I said that Vic is no longer here. He has been accepted by the Army to attend college where he is to study electrical engineering. That means that he will, in all probability, be part of the Army of Occupation that is being built up now. However we do not know just yet to which school he will be sent.
This afternoon, before starting this, I took the machine apart and cleaned it and it is working quite well. There goes the siren which means there are 5 minutes to go until quitting time, so if I want to get supper before it is too late I had better finish this up quick.
P.S. the correct phrase is Buenas Noches and not as you wrote it, just in case you didn’t know.
Tomorrow, Wednesday and Thursday will be letters from Grandpa. On Friday, another from Lad.
Alfred Peabody Guion (Lad)
Notice this writing paper was supplied by the U.S.O. – THE YOUNG MEN’S CHRISTIAN ASSOCIATIONS * THE NATIONAL CATHOLIC COMMUNITY SERVICE * THE SALVATION ARMY * THE YOUNG WOMEN’S CHRISTIAN ASSOCIATION * THE JEWISH WELFARE BOARD * THE NATIONAL TRAVELER’S AID ASSOCIATION
April 21, 1943
Things have been going too-well and therefore I have not gotten around to writing. I am using my new pen. Thanks. It is O.K. I would prefer a wider point, but to get one I will also require a heavier pressure, which I don’t want. So I’ll use this as it is.
I got my three-day pass as scheduled, but the girl who owns the house on Arrowhead Lake was taken sick just before we were to leave and so we called it off. She has since undergone an operation, and is much better, so I hope that we will be able to make it on our next pass.
General Campbell came out to Santa Anita today, and we spent all afternoon in the broiling sun on the parade ground, dressed in our O.D. uniforms, helmets and no ties. Gee-the helmets are hot, even though they are two-piece (inner – fiber: outer steel).
I am now a Sergeant and have been given the same type of job as I had in Aberdeen, chief of section, which calls for a Staff rating. Therefore, I expect that in two or three months I shall be given a chance to take the Staff exam. Nothing definite as yet, however. As to our course in Diesel Fundamentals – it is still in the air.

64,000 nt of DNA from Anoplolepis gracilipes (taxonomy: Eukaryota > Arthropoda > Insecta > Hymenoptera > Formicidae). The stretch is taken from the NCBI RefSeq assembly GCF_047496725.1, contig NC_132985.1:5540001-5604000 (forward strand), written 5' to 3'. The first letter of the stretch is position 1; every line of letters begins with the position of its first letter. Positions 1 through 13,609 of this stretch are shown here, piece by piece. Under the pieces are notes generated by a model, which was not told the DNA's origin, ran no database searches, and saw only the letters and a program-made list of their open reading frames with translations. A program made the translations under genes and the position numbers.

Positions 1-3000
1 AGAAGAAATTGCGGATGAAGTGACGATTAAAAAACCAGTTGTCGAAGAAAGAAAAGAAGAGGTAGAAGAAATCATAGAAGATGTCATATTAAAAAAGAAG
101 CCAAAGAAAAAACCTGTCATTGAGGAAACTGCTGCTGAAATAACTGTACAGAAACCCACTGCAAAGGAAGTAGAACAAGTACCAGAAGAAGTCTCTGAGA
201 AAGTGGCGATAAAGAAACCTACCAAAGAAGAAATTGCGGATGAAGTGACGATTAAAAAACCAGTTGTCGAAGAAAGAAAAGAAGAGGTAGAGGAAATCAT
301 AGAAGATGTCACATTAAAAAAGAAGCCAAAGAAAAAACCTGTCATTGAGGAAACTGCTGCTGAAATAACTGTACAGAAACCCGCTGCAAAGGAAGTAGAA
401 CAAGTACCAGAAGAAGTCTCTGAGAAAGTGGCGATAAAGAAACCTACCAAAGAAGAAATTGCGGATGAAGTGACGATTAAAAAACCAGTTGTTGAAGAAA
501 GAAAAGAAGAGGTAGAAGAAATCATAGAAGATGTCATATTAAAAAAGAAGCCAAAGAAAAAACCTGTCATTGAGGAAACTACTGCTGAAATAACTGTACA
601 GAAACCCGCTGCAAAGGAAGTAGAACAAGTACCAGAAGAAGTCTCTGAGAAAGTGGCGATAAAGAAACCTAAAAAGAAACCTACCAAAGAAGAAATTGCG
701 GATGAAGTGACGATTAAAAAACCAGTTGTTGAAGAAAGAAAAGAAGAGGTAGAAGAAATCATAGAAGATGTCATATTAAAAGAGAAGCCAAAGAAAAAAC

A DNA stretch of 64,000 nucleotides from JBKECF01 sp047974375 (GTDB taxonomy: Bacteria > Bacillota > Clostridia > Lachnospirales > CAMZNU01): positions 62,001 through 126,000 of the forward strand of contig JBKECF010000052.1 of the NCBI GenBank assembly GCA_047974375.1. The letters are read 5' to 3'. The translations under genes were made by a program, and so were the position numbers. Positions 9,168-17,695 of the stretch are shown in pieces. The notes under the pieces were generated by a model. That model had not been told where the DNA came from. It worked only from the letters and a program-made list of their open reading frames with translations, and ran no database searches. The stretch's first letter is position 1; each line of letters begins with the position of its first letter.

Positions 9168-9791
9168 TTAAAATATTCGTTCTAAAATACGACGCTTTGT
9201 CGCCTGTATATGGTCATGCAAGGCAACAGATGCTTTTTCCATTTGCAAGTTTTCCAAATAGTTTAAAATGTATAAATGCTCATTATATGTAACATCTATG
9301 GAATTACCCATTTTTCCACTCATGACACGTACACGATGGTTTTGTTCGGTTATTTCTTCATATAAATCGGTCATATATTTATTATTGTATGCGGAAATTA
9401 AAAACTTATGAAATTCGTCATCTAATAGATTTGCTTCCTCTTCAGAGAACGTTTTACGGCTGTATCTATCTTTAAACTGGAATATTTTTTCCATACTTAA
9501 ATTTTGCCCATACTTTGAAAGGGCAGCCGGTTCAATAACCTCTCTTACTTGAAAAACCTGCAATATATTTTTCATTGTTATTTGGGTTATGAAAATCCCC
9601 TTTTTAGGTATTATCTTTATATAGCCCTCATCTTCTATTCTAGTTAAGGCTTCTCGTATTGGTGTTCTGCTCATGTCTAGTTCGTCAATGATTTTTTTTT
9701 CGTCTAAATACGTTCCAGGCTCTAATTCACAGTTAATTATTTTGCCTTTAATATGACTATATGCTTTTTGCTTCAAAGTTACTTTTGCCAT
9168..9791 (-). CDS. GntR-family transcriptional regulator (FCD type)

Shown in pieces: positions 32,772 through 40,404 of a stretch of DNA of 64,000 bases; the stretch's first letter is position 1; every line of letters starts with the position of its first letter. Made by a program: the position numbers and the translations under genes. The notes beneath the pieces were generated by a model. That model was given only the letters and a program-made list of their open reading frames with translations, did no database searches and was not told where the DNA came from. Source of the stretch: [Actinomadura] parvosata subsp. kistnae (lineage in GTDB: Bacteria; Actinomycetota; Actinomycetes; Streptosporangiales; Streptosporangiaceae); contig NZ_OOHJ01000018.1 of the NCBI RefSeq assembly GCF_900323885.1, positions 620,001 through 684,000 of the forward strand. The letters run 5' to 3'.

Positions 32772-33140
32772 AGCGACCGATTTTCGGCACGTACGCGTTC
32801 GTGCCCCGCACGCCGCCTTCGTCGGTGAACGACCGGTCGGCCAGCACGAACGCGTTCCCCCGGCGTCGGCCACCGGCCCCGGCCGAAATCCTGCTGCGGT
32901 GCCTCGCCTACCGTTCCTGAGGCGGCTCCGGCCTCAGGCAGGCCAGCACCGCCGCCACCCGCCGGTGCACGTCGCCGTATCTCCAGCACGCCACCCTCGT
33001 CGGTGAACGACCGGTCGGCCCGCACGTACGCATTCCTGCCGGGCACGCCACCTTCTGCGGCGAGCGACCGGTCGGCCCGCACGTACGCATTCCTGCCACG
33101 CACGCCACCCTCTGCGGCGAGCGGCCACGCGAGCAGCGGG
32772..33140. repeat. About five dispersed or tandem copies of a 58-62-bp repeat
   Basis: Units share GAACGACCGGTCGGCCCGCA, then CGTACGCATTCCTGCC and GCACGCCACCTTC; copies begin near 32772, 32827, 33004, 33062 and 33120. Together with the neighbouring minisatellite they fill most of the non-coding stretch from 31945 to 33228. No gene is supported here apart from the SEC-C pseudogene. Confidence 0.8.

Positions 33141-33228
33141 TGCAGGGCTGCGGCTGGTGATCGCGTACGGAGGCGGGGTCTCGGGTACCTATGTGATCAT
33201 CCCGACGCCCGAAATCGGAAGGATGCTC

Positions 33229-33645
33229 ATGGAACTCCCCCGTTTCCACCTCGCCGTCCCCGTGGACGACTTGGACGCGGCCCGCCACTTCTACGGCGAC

Last Saturday I bowled 180 – my highest game. I’m getting better, slowly but surely, and someday, before long, I hope I’ll hit better than 200, which is considered above the average.
You mentioned something in your last letter about Dan seeing a notice on his bulletin board concerning overseas. We have not heard anything definite as yet, but activities seem to point toward something of that sort for most of us. There are some, however, who are considered indispensable, and I have a very good chance of being in the latter group.
It is 10:00 Wed. eve and I’m at the Hospitality House, and my feet are just aching for a dance, so adios.
My love to all.
This weekend I’ll post more of Ced’s Coming of Age Adventure.
Next week, I’ll begin posting letters from 1945. We will finally hear about Dan’s wedding to Paulette.
HOSPITALITY CENTER OF SOUTH PASADENA
435 FAIR OAKS AVENUE
SOUTH PASADENA, CALIFORNIA
Dear Dad: –
Here I am again. – And also, much time has elapsed my last epistle and this, but I will try to cover everything that has elapsed, which is getting easier. Camp regulations are becoming worser by the day.
First, however, an answer to your note. This friend of mine, here, purchased a certified check for $595.00 from a bank, and instead of mailing it to me, here, it was sent to Bridgeport by Airmail, special delivery (according to available information). Immediately upon receipt of this info, I sent you the remainder, and you should know the rest, better than I.
We are being further and further restricted. In fact, it is very hard to get off every other weekend now. [And rumor has it that very shortly we will be no longer associated with O.T.C. but with S.C.U. (Service Command Unit) which will, in all probability, mean six hour passes once every 3 or 4 days, and one weekend out of every 7 or 8 – Oh, me]
I have heard from Hartford direct, so forget about the licenses. Thanks.
Lad and Marian in South Pasadena, 1943
We went to the beach last Sunday, but the wind blew too much sand around to make it pleasant. However the weather is perfect. I may get a furlough sometime in July or August, but nothing definite as yet. My love to all.